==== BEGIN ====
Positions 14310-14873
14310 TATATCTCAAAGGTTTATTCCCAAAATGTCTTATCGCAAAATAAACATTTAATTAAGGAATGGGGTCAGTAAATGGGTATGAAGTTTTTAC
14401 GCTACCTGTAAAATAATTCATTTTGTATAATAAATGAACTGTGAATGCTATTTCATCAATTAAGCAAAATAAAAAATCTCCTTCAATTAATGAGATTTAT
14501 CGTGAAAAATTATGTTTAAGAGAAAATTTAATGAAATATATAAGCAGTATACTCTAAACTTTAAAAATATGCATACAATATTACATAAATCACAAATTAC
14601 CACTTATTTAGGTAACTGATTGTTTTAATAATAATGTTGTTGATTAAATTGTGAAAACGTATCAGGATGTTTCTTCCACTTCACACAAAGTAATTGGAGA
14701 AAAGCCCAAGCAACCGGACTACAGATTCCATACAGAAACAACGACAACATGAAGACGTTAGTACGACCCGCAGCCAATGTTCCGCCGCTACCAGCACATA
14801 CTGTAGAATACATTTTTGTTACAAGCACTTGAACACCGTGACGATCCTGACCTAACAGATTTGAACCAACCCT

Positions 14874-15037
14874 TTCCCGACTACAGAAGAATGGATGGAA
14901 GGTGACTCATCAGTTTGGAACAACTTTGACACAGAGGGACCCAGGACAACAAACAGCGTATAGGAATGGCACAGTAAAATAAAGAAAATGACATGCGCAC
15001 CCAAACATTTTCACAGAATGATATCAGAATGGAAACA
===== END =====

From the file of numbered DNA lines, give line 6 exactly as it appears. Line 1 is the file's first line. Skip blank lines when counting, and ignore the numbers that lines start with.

14701 AAAGCCCAAGCAACCGGACTACAGATTCCATACAGAAACAACGACAACATGAAGACGTTAGTACGACCCGCAGCCAATGTTCCGCCGCTACCAGCACATA